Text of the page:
Hopefully Reeves is as good a producer of sci-fi movies as he is a director.
Between aliens, child vampires, apes, and even a David Schwimmer/Gwyneth Paltrow rom-com, Matt Reeves has had a pretty exciting career. Bar that last thing, Reeves has settled into a fabulous niche in the sci-fi genre, excelling in directing fun, engaging, and thoughtful films. But as news of his first Netflix production breaks, what can we expect from him as a producer?
Over the weekend, Deadline announced that Reeves and his company 6th & Idaho will bring Matthew Baker’s short story “Life Sentence” to the small screen. This is part of Reeves’s first-look production deal with Netflix. The project was a ludicrously hot property before they scooped it up, as other huge companies such as Amazon Studios, Apple, Warner Bros., and Universal were among those waiting to get their hands on Baker’s story.
Fitting right into the trend in sci-fi films that discuss themes of personhood and autonomy, Life Sentence will be about a futuristic program that punishes criminals by wiping their memories. The film’s protagonist has to attempt to reconcile a terrible past with what he believes his present self to be. This brings to mind Netflix’s own new series Altered Carbon, as well as recently films such as Blade Runner 2049 that also tackle similar conundrums of humanity.
It’s not shocking that Life Sentence was such a coveted adaptation. Hollywood likes milking things until we’re sick of them, and Netflix has a penchant for making so much new content until we’re blue in the face trying to keep up. Still, many wouldn’t mind diving back into familiar territory with a good creative team. Plus, Baker himself is a commodity in a way; this will be the third story of his to make it to the screen alongside “The Transition” (which is being adapted by Amazon) and “The Appearance” (which will be made by Makeready).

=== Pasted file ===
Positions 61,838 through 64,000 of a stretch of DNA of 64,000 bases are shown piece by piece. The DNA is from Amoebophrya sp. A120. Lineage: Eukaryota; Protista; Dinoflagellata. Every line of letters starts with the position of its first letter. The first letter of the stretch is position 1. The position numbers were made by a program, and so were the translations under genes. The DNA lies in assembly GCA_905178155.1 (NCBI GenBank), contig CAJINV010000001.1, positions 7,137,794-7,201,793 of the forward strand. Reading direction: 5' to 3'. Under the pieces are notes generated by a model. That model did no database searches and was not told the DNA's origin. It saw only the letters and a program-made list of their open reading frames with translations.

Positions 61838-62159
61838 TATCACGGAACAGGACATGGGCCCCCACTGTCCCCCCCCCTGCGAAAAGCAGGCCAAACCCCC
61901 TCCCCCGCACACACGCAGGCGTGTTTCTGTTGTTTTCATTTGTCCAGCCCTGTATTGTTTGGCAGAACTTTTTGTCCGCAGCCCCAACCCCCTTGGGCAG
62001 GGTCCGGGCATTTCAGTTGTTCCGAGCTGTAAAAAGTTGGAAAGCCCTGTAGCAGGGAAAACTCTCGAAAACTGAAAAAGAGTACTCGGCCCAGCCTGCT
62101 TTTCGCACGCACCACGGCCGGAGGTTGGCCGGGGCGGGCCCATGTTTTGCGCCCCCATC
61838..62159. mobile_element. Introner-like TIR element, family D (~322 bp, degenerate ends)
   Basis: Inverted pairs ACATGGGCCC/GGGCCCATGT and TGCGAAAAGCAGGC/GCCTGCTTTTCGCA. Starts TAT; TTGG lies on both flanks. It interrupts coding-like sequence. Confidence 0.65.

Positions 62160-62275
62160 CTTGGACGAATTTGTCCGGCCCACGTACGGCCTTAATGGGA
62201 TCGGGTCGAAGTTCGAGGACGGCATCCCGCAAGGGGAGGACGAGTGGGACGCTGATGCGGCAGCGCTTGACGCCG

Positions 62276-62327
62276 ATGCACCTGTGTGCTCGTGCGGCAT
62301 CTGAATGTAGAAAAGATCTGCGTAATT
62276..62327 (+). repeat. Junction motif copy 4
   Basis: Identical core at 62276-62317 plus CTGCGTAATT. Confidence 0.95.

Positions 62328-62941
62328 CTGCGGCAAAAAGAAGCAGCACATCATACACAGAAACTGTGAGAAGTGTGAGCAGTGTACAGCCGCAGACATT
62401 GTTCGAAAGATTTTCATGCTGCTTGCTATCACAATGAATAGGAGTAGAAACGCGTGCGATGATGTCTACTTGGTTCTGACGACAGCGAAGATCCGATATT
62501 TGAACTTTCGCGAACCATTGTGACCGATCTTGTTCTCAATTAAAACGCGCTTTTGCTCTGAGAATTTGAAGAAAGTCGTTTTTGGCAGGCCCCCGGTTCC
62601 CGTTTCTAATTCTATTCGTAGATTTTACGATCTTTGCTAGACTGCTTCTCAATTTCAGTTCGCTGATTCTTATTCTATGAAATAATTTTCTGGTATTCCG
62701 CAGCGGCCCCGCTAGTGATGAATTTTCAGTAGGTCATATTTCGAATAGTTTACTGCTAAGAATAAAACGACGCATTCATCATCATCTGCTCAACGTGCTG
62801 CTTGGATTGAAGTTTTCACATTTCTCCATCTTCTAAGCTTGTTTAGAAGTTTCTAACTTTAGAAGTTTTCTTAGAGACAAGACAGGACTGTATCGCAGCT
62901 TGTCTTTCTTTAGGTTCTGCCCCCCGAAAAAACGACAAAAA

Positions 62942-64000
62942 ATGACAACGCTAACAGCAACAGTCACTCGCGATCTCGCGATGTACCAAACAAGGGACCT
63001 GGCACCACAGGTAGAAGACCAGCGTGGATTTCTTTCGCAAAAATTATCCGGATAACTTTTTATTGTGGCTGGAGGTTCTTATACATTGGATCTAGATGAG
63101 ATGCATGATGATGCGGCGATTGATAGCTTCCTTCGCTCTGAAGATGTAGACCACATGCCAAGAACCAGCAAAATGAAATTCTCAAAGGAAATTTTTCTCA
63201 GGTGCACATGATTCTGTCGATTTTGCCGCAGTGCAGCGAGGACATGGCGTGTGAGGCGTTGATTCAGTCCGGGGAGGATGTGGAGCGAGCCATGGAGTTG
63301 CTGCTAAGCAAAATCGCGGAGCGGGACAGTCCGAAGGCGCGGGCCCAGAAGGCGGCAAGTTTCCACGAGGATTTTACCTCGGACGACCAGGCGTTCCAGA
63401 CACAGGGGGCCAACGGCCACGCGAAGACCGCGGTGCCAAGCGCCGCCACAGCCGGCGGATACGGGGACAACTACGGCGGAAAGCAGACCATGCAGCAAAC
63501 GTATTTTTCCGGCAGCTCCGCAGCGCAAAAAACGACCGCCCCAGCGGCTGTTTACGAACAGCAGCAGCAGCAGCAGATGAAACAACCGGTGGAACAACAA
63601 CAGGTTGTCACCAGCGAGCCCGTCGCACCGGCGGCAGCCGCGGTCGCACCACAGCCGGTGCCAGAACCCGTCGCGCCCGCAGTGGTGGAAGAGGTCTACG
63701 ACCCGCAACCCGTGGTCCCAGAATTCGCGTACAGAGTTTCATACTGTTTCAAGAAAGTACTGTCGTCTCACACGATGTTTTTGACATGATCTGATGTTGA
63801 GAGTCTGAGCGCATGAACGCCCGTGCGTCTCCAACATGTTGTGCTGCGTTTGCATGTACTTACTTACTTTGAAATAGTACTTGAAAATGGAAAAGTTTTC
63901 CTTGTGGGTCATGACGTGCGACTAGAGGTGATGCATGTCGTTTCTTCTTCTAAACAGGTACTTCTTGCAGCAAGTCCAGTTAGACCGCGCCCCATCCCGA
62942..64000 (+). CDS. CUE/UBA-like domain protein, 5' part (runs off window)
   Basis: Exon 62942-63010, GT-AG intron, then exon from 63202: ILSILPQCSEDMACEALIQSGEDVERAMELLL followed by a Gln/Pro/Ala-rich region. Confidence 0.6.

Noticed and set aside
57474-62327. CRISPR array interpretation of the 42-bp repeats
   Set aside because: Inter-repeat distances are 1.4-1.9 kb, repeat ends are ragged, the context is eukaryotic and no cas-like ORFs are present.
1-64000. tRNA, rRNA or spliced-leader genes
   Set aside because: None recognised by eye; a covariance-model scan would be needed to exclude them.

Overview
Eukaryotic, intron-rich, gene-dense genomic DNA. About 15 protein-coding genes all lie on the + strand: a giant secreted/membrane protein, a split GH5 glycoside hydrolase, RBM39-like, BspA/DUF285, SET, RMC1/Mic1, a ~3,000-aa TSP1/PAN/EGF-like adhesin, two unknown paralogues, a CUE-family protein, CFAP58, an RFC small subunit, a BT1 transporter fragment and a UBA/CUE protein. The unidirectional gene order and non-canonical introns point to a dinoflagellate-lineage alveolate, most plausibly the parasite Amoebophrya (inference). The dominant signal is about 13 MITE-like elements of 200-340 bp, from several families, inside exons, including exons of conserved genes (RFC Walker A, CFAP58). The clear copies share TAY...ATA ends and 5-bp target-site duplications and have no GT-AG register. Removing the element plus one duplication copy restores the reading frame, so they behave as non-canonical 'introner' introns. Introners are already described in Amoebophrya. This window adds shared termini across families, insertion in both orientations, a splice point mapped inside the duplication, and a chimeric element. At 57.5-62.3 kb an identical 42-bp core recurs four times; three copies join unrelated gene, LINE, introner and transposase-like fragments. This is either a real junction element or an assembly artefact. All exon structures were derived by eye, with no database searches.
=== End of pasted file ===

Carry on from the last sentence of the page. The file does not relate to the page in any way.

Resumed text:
At this point, the real draw of Life Sentence happens to be Reeves himself, but it’s a real shame that, according to Deadline, he won’t be directing the film nor part of the primary creative team at all. As far as producing goes, The Batman would be Reeves’s first proper foray — the Cloverfield sequels bear Reeves’s name only as an executive producer. But given that we haven’t seen the fruits of his labor as a producer on that movie either, Life Sentence is still a giant question mark with regards to what we can expect.
Knowing Netflix’s track record with original movies could still give potential viewers pause, regardless of how big a fan of Reeves you are. The company can be notoriously hit or miss, and amidst the clamor of new acquisitions and releases, how many of these films become truly movie greats? At the moment, there are still more duds than outright hits on the platform. Yet I guess finding the diamond in the rough of bad or even just mediocre movies is kind of business-as-usual when it comes to the overly saturated filmmaking industry of today.
Reeves’s resume proves that, as a director, he has managed to turn genre projects into unexpectedly fresh viewing experiences. For example, his Planet of the Apes sequels fantastically built on Rupert Wyatt’s origin story for the long-running franchise. They present complex allegories that revolve around conflict and prejudice while simultaneously being technical feats in special effects and motion capture performance. Reeves also wrote and directed Let Me In, the American take on the Swedish vampire novel “Let the Right One In,” which managed to hit a fabulous balance between the insidious horror of the vampire genre and the tumultuous sweetness of the coming-of-age narrative. The Batman could be the perfect next step Reeves needs in his creative journey as director, writer and producer — whenever it sees the light of day.
In the meantime, we’ll watch out for Life Sentence and where Reeves takes it. Translating smart, empathetic scripts from page to screen is Reeves’s forte, but we literally can only hope that same instinct spearheads Life Sentence effectively should it head towards production sooner rather than later.